Although not often, this sometimes happens in the world of visual culture that a design that seems outwardly good and interesting turns from a direct image and sincere creativity into a formal adherence to design and technical canons and loses its former childish naivety.
This is what happened with the Laithwaites brand. It is a wine subscription service that offers a huge selection of wines delivered to your door.
Manchester-based creative agency Love has been rebranding. Precisely because the company has acquired a half-million army of subscribers in 50 years of the wine business, the company now seeks to innovate and maintain a leading position in the market.
A new look at the brand – the use of texture, hand-stroke, iconography, unpretentious handwriting, and sophisticated lettering – marked a new chapter in the brand’s biography.
The initiators of the rebranding shared a new conceptual idea – the idea that Laithwaites becomes “a compass to the world of wine adventures.”
The logo, which is made in red tones, had an interesting graphic design, different letters A in the name, denoting the originality and exclusivity of the brand, in the current situation acquired a very elongated geometric sharp font of the same tone. As if painted, childishness, flirting left the brand.
Formalism, pompous seriousness, authority – this is what is seen in the new type logo.
Although it was through the rebranding, the company wanted to emphasize the spirit of fun, focus on the stories of wine discovery to draw a new generation of wine connoisseurs to the origins and increase brand awareness.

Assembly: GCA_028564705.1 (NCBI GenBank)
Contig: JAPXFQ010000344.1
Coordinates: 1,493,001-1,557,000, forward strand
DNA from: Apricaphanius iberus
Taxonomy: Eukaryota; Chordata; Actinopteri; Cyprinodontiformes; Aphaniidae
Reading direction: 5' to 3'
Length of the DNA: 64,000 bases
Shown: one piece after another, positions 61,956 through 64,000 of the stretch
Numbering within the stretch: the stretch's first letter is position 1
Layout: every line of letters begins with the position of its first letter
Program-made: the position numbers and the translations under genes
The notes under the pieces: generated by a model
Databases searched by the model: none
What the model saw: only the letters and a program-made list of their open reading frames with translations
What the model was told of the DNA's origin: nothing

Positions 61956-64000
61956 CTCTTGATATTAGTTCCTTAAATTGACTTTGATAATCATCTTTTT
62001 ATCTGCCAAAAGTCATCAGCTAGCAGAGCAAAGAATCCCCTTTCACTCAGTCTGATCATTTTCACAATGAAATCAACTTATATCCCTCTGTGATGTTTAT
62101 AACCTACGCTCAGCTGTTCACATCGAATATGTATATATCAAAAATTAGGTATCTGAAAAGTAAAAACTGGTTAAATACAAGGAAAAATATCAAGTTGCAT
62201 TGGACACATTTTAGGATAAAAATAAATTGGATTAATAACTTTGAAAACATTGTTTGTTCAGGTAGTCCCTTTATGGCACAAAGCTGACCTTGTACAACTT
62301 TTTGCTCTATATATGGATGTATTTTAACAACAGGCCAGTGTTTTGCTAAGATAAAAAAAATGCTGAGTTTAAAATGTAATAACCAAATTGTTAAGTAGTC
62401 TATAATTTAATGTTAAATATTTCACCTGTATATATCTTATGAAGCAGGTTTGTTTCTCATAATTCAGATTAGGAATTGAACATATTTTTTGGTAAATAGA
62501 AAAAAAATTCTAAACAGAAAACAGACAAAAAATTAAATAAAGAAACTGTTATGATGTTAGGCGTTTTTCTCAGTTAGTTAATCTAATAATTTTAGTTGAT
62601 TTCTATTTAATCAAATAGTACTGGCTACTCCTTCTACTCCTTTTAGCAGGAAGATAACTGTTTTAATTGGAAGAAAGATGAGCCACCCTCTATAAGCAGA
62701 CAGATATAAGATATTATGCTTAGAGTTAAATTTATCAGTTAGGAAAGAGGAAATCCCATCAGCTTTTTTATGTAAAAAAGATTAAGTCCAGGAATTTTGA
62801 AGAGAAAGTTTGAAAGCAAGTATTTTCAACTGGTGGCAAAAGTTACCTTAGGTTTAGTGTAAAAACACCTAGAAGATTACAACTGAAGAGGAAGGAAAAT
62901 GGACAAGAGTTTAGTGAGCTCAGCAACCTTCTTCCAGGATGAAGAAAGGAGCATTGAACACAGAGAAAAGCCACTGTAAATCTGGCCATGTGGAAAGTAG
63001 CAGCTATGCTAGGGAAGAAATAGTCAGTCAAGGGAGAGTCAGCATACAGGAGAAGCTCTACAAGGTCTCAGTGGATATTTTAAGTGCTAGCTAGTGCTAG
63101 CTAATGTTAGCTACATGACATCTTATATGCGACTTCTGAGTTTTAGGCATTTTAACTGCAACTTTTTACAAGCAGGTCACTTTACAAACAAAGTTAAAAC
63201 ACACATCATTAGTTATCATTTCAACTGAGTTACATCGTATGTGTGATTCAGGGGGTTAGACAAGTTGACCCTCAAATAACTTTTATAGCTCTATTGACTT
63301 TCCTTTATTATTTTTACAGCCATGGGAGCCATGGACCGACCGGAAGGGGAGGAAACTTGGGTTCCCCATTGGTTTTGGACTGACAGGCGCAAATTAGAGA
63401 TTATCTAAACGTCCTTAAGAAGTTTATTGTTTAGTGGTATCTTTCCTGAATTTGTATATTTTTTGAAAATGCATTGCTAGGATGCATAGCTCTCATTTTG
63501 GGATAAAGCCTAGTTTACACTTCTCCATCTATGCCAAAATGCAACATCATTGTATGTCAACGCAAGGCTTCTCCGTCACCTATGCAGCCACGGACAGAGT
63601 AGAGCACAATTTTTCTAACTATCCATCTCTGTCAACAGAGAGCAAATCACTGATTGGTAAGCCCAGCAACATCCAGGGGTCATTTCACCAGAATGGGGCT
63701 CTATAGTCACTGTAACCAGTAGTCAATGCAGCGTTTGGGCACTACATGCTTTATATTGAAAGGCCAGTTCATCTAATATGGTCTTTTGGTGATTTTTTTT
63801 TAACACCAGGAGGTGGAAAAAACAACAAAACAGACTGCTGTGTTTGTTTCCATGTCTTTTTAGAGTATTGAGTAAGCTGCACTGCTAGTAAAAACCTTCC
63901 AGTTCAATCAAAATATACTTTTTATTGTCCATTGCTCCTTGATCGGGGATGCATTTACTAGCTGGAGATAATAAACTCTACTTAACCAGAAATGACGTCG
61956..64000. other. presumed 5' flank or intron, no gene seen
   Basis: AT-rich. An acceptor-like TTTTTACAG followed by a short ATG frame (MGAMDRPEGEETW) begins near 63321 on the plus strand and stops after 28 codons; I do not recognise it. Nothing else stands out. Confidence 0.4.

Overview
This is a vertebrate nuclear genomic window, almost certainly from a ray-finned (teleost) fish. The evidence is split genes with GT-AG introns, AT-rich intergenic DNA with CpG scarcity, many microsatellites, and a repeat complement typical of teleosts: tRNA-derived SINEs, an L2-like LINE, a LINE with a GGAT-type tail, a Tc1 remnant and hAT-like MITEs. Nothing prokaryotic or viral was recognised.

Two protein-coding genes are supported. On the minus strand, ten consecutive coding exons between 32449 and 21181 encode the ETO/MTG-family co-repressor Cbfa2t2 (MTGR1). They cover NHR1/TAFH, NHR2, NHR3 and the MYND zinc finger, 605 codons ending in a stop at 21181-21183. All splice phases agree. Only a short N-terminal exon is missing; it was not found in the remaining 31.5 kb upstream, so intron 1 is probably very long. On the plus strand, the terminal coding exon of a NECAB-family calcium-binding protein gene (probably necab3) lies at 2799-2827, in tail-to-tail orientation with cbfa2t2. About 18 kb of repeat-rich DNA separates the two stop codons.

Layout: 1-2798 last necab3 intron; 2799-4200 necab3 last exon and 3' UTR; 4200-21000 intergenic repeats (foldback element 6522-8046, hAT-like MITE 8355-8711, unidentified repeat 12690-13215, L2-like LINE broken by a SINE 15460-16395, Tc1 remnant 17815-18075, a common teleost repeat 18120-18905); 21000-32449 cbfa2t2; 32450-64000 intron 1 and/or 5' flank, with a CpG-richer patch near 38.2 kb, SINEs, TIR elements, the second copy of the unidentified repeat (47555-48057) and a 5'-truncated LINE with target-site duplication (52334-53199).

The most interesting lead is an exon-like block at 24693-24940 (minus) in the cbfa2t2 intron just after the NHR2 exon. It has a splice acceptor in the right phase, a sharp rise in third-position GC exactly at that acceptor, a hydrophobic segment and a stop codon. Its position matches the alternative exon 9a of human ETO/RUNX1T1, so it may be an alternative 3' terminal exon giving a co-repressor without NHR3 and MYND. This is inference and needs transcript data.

Also, designers created a new identity to emphasize the connection of times, the dialogue between the client and the brand, to reinforce the idea of inclusiveness, not elitism.
Surprisingly, the new logo has a diametrically opposite impression. Of course, the association and perception of brand identity as a whole is a purely subjective matter. Still, it should be noted that the company has questioned customer loyalty with its new design.
Yes, it is quite possible that the brand will remain recognizable and will be popular. However, it will still be perceived as a “wine snob,” moreover, the organizers of the rebranding were trying to avoid this broadcast idea.
It will be a shame if such thoughts come to consumers when they see a new design.
Naturally, every business, every brand needs to adapt to the changing times, adapt to the operating conditions, try to understand the different generations of customers for which their products are designed. But it seems that that openness and soulfulness have evaporated from the brand.
Perhaps the designers just went down the wrong path, mixing minimalism, elegance, and authentic hand-made illustration in the logo.
The idea that the old design was better than the current one is only the subjective opinion of a dissatisfied consumer. Still, if such an idea nevertheless arises, the brand should think and listen to the point of view of those whose opinion is overvalued for them – to the opinion of dear customers.